With reported hate crimes up in Los Angeles County and a growing national focus on the issue, Dist. Atty. Gil Garcetti said Thursday that he wants to substantially expand his office's tiny unit that prosecutes those offenses.
"I'm asking for more specially trained hate crime prosecutors to handle these cases," Garcetti told dozens of law enforcement representatives and community activists at a hate crime summit.
"These hate crime prosecutors," Garcetti said, "will also work with communities and all law enforcement in L.A. County to encourage the understanding and reporting of hate crimes, with a focus on juveniles, to prevent escalation of the violence."
Garcetti's remarks were made at the second of three meetings that the county Commission on Human Relations is holding on hate crimes, which jumped 25% countywide in 1996, the most recent year for which statistics are available.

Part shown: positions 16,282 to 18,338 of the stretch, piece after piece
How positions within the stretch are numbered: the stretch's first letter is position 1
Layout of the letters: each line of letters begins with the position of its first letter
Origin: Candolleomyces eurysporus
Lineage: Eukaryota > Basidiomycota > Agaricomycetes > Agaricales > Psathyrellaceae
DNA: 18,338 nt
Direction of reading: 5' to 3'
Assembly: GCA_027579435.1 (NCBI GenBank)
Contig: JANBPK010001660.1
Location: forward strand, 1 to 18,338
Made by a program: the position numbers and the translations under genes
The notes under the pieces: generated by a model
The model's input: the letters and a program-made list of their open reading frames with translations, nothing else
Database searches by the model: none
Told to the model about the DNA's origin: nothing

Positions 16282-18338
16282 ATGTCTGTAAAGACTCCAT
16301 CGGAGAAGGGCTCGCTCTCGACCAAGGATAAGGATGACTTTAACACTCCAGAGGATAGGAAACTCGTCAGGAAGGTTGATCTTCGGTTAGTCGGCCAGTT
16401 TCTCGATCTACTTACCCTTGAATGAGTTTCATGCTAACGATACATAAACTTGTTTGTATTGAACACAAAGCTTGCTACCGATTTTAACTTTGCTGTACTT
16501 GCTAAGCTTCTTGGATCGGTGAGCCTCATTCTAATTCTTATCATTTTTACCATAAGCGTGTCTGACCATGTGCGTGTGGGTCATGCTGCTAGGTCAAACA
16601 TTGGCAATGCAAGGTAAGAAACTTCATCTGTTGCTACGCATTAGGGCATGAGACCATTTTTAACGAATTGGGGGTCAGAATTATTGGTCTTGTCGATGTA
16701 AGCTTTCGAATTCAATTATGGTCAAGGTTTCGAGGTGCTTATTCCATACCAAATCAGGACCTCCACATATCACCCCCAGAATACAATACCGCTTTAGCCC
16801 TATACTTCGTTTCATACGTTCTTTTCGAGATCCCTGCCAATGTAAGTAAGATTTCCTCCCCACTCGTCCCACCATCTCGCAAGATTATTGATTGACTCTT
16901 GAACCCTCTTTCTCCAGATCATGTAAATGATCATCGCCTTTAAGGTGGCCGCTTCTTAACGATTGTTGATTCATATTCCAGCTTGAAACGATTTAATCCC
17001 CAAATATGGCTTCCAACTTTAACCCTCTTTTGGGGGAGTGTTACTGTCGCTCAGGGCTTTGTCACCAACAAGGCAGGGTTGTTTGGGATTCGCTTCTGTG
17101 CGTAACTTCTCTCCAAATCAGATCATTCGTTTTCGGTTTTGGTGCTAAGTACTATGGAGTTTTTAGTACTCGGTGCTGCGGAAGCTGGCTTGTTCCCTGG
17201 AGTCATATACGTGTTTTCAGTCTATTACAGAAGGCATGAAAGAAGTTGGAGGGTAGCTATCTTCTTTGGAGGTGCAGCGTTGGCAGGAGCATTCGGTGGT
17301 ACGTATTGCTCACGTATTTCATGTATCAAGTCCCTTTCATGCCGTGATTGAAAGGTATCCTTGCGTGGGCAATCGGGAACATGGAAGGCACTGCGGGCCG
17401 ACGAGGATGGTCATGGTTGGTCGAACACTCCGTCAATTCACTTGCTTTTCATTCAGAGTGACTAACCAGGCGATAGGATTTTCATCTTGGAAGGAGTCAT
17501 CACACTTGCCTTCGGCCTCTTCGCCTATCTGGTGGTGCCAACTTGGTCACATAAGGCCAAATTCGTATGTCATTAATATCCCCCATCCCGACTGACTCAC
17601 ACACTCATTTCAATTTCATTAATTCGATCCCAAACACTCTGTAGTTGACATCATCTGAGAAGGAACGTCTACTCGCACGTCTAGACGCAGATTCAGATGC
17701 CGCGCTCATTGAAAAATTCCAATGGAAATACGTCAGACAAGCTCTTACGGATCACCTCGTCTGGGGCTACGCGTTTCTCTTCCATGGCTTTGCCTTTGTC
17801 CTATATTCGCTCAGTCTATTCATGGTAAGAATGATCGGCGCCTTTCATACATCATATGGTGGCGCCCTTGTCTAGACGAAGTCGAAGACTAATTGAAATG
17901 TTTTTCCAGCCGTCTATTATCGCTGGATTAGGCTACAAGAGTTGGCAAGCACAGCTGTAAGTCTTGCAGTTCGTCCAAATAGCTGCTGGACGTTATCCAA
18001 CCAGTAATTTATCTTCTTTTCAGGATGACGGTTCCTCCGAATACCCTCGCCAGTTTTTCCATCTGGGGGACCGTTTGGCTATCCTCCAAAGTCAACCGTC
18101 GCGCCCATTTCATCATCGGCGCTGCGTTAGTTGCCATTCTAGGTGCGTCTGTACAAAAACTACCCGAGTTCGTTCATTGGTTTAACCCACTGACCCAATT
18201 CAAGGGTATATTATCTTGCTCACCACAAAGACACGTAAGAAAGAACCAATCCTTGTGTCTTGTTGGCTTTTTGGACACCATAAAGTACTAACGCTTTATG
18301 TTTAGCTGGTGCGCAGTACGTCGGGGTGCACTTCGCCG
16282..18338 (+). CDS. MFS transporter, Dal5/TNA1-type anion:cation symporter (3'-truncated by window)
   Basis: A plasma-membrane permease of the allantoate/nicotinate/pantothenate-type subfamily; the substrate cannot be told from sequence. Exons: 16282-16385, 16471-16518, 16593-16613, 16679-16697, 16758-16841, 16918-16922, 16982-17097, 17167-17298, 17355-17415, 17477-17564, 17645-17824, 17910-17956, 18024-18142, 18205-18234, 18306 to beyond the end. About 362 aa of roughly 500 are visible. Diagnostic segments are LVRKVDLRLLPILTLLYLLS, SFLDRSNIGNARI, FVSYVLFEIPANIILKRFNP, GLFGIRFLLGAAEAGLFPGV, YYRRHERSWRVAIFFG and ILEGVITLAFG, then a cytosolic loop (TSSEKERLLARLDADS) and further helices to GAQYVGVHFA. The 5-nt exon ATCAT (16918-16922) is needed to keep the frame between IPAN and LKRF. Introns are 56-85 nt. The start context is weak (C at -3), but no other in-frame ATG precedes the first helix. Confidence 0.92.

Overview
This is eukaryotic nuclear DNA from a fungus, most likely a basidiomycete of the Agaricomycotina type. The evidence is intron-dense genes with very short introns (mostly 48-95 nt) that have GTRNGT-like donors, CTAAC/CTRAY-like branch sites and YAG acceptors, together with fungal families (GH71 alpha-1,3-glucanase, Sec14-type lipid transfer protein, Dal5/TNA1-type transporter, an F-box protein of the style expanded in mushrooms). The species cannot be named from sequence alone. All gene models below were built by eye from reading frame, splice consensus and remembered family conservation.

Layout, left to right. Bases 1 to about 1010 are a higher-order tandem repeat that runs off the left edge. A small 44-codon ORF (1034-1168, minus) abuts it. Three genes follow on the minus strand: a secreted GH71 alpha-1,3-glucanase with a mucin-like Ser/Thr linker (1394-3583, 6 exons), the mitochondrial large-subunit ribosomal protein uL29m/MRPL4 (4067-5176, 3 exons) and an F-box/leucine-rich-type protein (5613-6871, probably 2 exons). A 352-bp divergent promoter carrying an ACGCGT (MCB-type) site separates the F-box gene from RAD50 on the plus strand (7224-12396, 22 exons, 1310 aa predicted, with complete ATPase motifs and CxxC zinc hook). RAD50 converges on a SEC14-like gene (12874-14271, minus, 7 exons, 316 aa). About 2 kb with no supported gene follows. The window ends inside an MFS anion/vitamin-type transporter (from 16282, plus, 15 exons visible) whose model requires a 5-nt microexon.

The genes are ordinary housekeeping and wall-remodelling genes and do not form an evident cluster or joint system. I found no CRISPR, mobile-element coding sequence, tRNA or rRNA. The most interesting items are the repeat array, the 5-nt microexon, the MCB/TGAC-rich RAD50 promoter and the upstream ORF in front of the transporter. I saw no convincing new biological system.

The district attorney's office has only one deputy, Carla Arranaga, specifically assigned to hate crimes. Garcetti would like to add five deputies, as well as an investigator and a secretary.
"We know we're asking for more money," Garcetti spokeswoman Victoria Pipkin said, estimating that the additional staffing would cost about $500,000. "But in the long run, it will be well spent."
Last year the district attorney's office handled 244 hate crime cases, more than half of which involved juvenile defendants.
At Thursday's meeting, held at the Sheriff's Academy, county Sheriff Sherman Block also discussed the formalization of his department's hate crime policies and efforts to broaden community prevention work.
Traditionally underreported, hate crimes have received more attention from legislators and law enforcement authorities in recent years, which has in turn increased public awareness.
Officials attributed much of the county's 1996 rise in hate crimes--from 793 the previous year to 995--to victims' growing willingness to report incidents that can be particularly personal and humiliating.